In the Alien's Abdomen

Credits: first published in Yes Poetry


In Joshua Tree and Marfa and in Whitefish, Montana
I want so desperately to remain a little naïve,

to call a comet by its Latin name, to misconstrue all
my observations

At the bottom of the Stanley Cup everyone is everyone

At The Topiary of Terror—an American bar in Reykjavik—
my love pentagram consists of assorted conceits and the Virgos

resist the last sips of beer

I type them all A and they laugh and laugh and laugh and clone
extinct reasons to proceed with abandon

and I inhabit that abandon like mitochondria,
the alien storyless given that keeps on giving

One by one, I escape the places I have become over the course of a trillion seconds

After the datarush, its core-sampled sites far from resemble
any proto-Eden I’ve ever read a paragraph about on the internet

In the secret labs in the secret hamlets the facts are fudged clean
and lustrous

I await them with undressed wounds


I open the folder called Featured Exotic
Obstacles & Their Peril
and find my friends
Fissures, Rivers of Lava,

Whitewater, IEDs in Postwar
I open the folder called Balance Beam
but it hasn’t been invented yet

except in Star Trek
so I do my favorite thing and wait
for it and then I point the beam at my eye
because I’m a jackass and I cross

the beam into my brain
I open the folder called Simple Invented Things
and find Fire, Penicillin, Paroxysms
of Indifference I Fly Into When Suddenly

Whole Seasons I’ve Tried To Discard
Show Up Again In Ugly Words
Like Duende
—What a trash word, that—

And the beam lights up all my neurons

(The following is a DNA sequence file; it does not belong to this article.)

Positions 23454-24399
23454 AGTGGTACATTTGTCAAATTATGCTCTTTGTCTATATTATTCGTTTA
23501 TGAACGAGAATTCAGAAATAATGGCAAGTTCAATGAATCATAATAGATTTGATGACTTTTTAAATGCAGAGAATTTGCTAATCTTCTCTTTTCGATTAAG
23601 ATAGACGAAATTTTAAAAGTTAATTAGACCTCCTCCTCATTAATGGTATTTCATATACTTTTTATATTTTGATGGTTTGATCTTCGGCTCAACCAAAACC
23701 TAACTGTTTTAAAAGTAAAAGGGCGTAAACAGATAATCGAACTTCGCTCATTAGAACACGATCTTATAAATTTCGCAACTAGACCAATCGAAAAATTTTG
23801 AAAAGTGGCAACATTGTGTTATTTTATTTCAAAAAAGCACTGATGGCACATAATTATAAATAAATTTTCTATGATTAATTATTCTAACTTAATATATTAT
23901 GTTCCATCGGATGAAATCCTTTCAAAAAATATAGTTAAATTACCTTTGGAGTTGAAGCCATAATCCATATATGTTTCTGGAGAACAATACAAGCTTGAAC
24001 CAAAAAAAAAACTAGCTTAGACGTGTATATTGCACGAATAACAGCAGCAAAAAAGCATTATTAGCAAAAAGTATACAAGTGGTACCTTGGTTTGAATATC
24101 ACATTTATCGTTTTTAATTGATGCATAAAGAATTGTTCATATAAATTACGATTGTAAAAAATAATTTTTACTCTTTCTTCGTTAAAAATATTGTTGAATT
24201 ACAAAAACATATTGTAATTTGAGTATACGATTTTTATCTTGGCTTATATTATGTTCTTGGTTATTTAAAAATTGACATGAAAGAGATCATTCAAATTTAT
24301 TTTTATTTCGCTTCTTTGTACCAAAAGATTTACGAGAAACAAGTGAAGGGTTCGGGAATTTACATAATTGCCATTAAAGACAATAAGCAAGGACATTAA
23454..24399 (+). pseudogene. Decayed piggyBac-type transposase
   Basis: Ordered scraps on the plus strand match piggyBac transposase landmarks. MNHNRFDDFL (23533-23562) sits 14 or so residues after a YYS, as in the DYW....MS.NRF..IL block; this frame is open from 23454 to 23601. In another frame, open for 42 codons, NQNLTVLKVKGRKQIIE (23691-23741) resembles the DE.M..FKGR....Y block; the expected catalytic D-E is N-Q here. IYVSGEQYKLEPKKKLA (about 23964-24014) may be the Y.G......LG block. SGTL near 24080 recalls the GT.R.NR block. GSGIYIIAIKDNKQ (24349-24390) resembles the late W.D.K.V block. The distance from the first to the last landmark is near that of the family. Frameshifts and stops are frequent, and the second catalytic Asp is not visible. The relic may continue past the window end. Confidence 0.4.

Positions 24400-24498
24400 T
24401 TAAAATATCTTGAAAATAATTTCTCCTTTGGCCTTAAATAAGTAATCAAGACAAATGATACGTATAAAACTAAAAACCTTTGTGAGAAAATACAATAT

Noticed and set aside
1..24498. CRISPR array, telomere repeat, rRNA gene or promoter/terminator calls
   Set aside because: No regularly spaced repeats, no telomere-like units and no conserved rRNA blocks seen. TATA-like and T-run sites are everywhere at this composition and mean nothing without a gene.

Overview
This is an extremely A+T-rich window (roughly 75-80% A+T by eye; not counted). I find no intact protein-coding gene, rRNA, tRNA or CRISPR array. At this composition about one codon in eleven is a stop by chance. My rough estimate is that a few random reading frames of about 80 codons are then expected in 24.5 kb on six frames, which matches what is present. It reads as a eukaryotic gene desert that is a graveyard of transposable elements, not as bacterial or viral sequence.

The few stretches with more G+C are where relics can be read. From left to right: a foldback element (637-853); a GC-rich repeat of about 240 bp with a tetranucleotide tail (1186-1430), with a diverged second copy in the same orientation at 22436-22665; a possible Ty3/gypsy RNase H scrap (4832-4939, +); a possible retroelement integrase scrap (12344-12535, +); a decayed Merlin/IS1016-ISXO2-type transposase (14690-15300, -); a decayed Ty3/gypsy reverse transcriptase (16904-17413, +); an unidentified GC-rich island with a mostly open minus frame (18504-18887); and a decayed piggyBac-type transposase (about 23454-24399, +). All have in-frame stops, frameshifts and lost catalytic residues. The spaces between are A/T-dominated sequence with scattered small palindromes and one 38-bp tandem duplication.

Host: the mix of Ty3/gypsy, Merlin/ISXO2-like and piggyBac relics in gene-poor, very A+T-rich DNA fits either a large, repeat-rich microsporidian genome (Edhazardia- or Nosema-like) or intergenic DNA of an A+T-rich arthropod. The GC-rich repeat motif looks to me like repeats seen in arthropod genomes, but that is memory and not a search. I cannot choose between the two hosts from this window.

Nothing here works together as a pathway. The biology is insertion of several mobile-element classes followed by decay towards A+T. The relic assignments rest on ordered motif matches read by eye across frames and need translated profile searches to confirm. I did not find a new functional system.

like comets with spacecraft crashed into them
And fresh souls pass through puberty
and make music that makes me

feel like Leonard Cohen
And a trillion parties are thrown and I go
to every single one and ghost
And I am a mysterious exclave

There are traces of radiation in my soft tissue
I respond to attempts at communication intermittently
and the swords and the sorcery and the process
and the progress are my life

I perpetuate the legacies of marble
sculpture and paradoxical thought
I am ecosystem, empire, archive, the concourses,
the fountains, the annexes, and there is no looking

back, there is nothing to look back at,
and I open the folder called Nothing
To Look Back At and the hydrocodone glistens in my blood
like shoals of piranhas


Dear Diary, the new spell is too wordy
despite a certain acumen that shines

through like definite threat,
expansive, gripping threat

but this threat is not for me
wish though I may myself luck in

casting it elsewhere
What orbit-decaying metamorphoses

will search my soul over, find
its Groom Lake and infiltrate, Diary

When will the pretty lime crumble
in my hands like a ‘zoic Period, title

a textbook chapter and subduct into oblivion
O user manual of treacherous subheadings

I read from you in ancient English
inside a circle of crushed uranium

and wait for my gods to talk to me
through the radar, through wrath,

top secret clearance, dark arts,
helicopter blade, retina scan, green candle, axolotl,

poison dagger in the alien’s abdomen,
through all pure, all-consuming languages of possession

Love, Peter


What the future
monitors my wants for is self-serving


What the fuel
left to its own devices

sleeps in is darkness


What the fungi
advances is delay

better loved

What the fullfillers
deprive us all of is after

after after what the comes

after the whatafter

after the afterwhat the Funnel of Love
whose swan-shaped gondola idles

and tranquilizes the harmless the
innocent Earth gravity the loyal crust

the devoted mantle harms the martyred core

After what I wait for is what I fuck for
the etceterine and the abbreviative what
waits for me always and you are
its guardian

its zinc arrow

its authenticated credential

its ventriloquism

Peter Milne Greiner
is the author of Lost City Hydrothermal Field, a hybrid volume of poetry and
science fiction short stories published by The Operating System. His work has appeared
in Motherboard, Dark Mountain, Fence, So & So, Big Echo: Critical Science Fiction, and will be
anthologized in Beyond Earth’s Edge: The Poetry of Spaceflight (forthcoming from University of
Arizona Press). Peter teaches at a high school in Manhattan from his kitchen table in Brooklyn, gardens on the roof, and is working on a new book of poetry and other forms about the paranormal.